To Kate Whoriskey credit, she has directed her actors' movements so that the runway stage's sight line problems are, if not avoided, evenly distributed. However, this even-handed approach has its own drawback in that it's not seamless. Like the up and down moving scenery, it makes one too conscious of being in a theater watching actors rather than losing oneself completely in the story. As for the play itself, the new, new thing that might most benefit Gibson's script, which was always rather didactic, might be to streamline the dialogue and let the physical and most dramatic scenes dominate.
What about the cast? The actors, including the ones with minor roles (especially Elizabeth Franz as the Aunt Ev), are clearly committed to their characters. All are beautifully dressed by Paul Tazwell in keeping with the period and their characters. However, no one stands out as extraordinary enough to make anyone's memory book of great performances.
At thirteen, Abigail Breslin, is just a few years older than Patty Duke was when she pioneered the role of Helen, and she's probably the main attraction for audience members close to her age. Breslin has fearlessly given up her adorable persona and with an assist from Lee Sher's physical and movement coaching, has creditably mastered the grunts and groans of the frustrated, over-indulged blind and mute child. It's a respectable stage debut. As for Pill, she is believably scrappy yet tightly strung as the feisty young teacher. Her most touching moments are the hokey but effective flashbacks that recall her own memories of her dead brother and her own experiences. If Breslin and Pill don't erase memories of the original actors, their performances sustain the indestructible drama of these heroic characters.
The Keller family member who most touches the heart strings is Jennifer Morrison as the mother who must learn how to best love her child from another woman. Matthew Modine cuts a dashing figure as Captain Keller who obviously was better able to deal with the men he commanded during the war than with James (Tobias Segal), the son from a first marriage, and the afflicted wild child of his union with the younger Kate. Though rather obvious, the son's having to shout to be heard and understood by his macho father, does serve as a counterpoint to the battle of wills between young Helen and her teacher.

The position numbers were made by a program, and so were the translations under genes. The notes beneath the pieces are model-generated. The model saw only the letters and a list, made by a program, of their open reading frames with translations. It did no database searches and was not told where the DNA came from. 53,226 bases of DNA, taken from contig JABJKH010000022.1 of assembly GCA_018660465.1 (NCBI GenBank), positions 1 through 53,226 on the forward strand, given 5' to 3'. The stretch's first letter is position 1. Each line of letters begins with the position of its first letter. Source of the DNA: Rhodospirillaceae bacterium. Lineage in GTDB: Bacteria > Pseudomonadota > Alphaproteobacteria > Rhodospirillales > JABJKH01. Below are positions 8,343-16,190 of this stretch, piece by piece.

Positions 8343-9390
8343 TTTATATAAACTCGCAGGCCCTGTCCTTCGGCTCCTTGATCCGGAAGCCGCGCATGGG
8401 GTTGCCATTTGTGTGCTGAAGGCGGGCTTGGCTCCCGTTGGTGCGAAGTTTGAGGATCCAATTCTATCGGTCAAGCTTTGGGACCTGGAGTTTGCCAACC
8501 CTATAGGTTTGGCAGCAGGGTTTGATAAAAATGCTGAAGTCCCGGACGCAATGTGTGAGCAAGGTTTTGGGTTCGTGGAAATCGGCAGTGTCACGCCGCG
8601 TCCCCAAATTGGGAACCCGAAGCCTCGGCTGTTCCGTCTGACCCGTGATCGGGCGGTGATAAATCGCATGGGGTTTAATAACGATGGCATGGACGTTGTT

As I said at the outset, The Miracle Worker is a play about a miracle that really happened and that continues to amaze and inspire. The determination of Annie Sullivan, the courage of Helen's mother to listen to her head as well as her heart and let Annie take charge of her child, and the extraordinary achievements of the girl released from her dark and silent world . . . we need miracles like that to inspire us to find ways to unlock the doors that can lead us out of the dark shadows overhanging our world to a brighter and more optimisitic one.
Postscript: Some facts about The Miracle Worker
The 1959 Broadway production played 719 performances, before its July 1,1961 closing. It earned three Tony Awards: Best actress for Anne Bancroft, best director for Arthur Penn and for Best Play. Bancroft and Patty Duke reprised their roles as Annie sullivan and Helen Keller for Gibson's 1962 screen adaptation, again directed by Penn. Duke also starred in a 1979 television version in which she became the teacher to Melissa Gilbert's Helen Keller.